I did not want to sound partisan or patronizing so I inquired about his views regarding the other presidential candidates such as HH, Nevers Mumba and Edith Nawakwi. He was silent, but then he said, “HH cannot be president. He will be a regional president…” Although I did not want to meddle into his private thoughts and convictions, I cogitated that he was representative of most of the people voting on the ground. Like most Zambians at home, my relative is unemployed (although he has completed Grade 12), lives in a dirty and unsanitary shanty compound, and survives on less-than-a-dollar-a-day. He is also, like the 60% of the population, poor and hopeless. But he loves God.


Zambia is poor, but it is the manner in which this poverty reigns which is disturbing. My relative belongs to the lowest 10 percent of the population. This group consumes less than 2% of Zambia’s revenues. In real terms, about 1.5 million of the people in Zambia are likely to have had no meal in the last three days, are likely to die in the next three months, and will never have more than $100 in a year! Now consider the group whom these poor and desperate souls were braving the rains and risking death for – the politicians and corrupt businessmen – these constitute only another 10%, but consume close to 50% of the nation’s income. Less than 1.5 million in Zambia share half of the nation’s resources! The rest, what may be called the Zambian middle-class, who make up about 80% or about 12 million people are ashamedly forced to share a meager 30% of the nation’s income! This means, in essence and the chances are, that majority of Zambians, about 60%, is poor, will likely not see their 30th birthday, will have their newly born die premature or at birth, will easily succumb to curable diseases like malaria or will never set foot in a post-primary classroom.

In Zambia one out of 100 mothers giving birth will die; about 70 out of 1000 babies will die at birth; and just from these two numbers, Iraq where ISIS is waging war is doing much better than Zambia! Again, my relative, with good intentions, did go out and vote (for a candidate or candidates who did not explain to him how his country’s problems would be solved once that candidate became president!)

I observed the campaigns. Candidate Lungu was saying he would continue from where President Sata left. In essence, he would be perpetuating these gaping inequalities in the absence of his own campaign agenda or vision to the contrary. President Sata may not have had a clue how to solve these problems, and unless President Lungu will miraculously come up with the solution in his brief rule, he will be a liability, just like his predecessors were, to Zambia. The other opposition front-runners, similarly, did not have a convincing agenda of how they intended to tackle these problems once elected, but they presented themselves better. And yet people still braved elements to go out and vote, including my relative.

Then talk about 7.8% (or 1.1 million) of the population who are living with HIV, the virus which causes AIDS. The saddest dilemma is that the government has no clue or plan of how to tend to the HIV sick. The philanthropic movements, donors and bilateral and multilateral institutes have now assumed the role of government. Not that I vouch for government to provide for all its citizens, but it is government which should set a legislative scheme as well as craft policies that will necessitate the end to this malaise. But our government and the political candidates the people went out to vote for, have no agenda, no policy, and no clue on how to deal with the scourge.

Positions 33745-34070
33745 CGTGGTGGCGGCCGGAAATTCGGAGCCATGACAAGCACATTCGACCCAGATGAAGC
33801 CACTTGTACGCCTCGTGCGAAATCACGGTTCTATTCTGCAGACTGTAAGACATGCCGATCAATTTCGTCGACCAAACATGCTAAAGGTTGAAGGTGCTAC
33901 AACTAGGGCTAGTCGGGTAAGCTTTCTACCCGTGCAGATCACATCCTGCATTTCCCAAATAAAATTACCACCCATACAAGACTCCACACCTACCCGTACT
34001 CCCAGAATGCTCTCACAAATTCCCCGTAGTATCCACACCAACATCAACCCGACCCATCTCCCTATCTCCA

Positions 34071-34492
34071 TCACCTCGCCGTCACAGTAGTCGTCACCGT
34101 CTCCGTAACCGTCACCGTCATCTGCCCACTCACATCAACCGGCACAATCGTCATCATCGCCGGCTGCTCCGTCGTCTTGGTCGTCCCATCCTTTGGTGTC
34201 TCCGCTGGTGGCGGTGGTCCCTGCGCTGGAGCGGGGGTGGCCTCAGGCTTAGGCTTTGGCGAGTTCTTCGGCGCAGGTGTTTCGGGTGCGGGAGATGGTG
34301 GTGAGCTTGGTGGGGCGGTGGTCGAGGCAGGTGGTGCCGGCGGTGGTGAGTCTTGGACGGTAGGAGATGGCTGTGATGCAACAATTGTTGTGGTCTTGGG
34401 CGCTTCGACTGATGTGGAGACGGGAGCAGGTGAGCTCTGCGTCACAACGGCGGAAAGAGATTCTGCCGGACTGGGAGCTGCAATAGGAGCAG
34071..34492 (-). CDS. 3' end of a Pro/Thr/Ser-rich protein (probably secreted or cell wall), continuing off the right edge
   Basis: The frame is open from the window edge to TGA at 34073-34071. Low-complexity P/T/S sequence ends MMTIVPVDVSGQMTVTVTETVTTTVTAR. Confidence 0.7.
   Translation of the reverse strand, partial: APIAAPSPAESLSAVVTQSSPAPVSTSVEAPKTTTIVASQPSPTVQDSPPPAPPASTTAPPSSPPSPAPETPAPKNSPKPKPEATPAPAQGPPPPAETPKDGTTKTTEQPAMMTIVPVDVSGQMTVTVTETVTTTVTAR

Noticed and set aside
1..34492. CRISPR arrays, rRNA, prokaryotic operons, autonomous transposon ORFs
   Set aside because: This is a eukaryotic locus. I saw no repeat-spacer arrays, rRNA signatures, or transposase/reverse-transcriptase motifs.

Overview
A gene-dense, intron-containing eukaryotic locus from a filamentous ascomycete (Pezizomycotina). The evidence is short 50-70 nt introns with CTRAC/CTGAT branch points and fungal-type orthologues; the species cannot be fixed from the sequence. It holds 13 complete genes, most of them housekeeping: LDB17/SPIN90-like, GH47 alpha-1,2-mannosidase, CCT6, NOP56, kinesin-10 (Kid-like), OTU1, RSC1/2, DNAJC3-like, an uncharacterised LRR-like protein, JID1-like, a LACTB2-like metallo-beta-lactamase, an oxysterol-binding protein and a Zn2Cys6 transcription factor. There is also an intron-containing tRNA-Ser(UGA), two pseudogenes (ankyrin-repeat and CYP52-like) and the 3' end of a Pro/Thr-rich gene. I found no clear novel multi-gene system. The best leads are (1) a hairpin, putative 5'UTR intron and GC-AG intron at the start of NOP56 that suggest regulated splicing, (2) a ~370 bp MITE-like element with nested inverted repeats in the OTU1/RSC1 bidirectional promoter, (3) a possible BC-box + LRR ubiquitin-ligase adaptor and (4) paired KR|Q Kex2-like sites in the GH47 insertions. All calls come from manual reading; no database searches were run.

My cousin lives in a shanty compound as I mentioned. He has no running water. The only pump in the neighborhood drops water in the wee hours of the morning. He is among the other over 60% of the population with no access to clean water in Zambia. And yet, my relative did go out to vote for a candidate with no clue how people like my cousin will be provided with sanitary conditions worthy of human beings or be provided with accessible and clean water system once that candidate became president.

My relative will go to the hospital just after the elections, perhaps with a headache as a result of rubble-rousing or due to sheer lack of sleep and excitement. There will be only one doctor tending to over 100,000 people at the hospital. He may not see a doctor in months.

But no one in our presidential campaigns was talking about these issues. They were more concerned about threatening each other, insulting other citizens and bullying their way to power. Moreover, “We are spending only 6.1 per cent of our GDP on health. We are also spending only 1.3 per cent of our GDP on education. Yet 66.2 per cent of our people are below the age of 24, with 46.2 per cent being below the age of 14 - all young people requiring more education and healthcare.” This was a sane commentary by the Post. And it was apropos!


The election was the most closely contested ever held in the history of Zambia - 807,925 votes for Edgar Lungu and 780,168 votes for Hakainde Hichilema. But it can equally go into history as the worst election ever held in Zambia in terms of issues. It is the only election where a president was elected who did not have any message or position on issues. President Lungu was elected based on the premise that he was the anointed successor to the late president, Michael Sata. In other words, President Lungu`s election is based on pity and emotions. He articulated no platform, no agenda and no vision. The electorate saw him as Sata incarnate. As the acting president, Guy Scott, campaigned, the election was a continuation of President Sata`s funeral.

Nevertheless, all these sentiments can be forgotten if two things happen. First, the new president understands that about 50% of the Zambians who did not elect him are still part of his mandate. He must serve the whole country, and not only those who voted for him. Second, he must provide leadership in addressing the daunting economic and social problems currently facing the Zambians.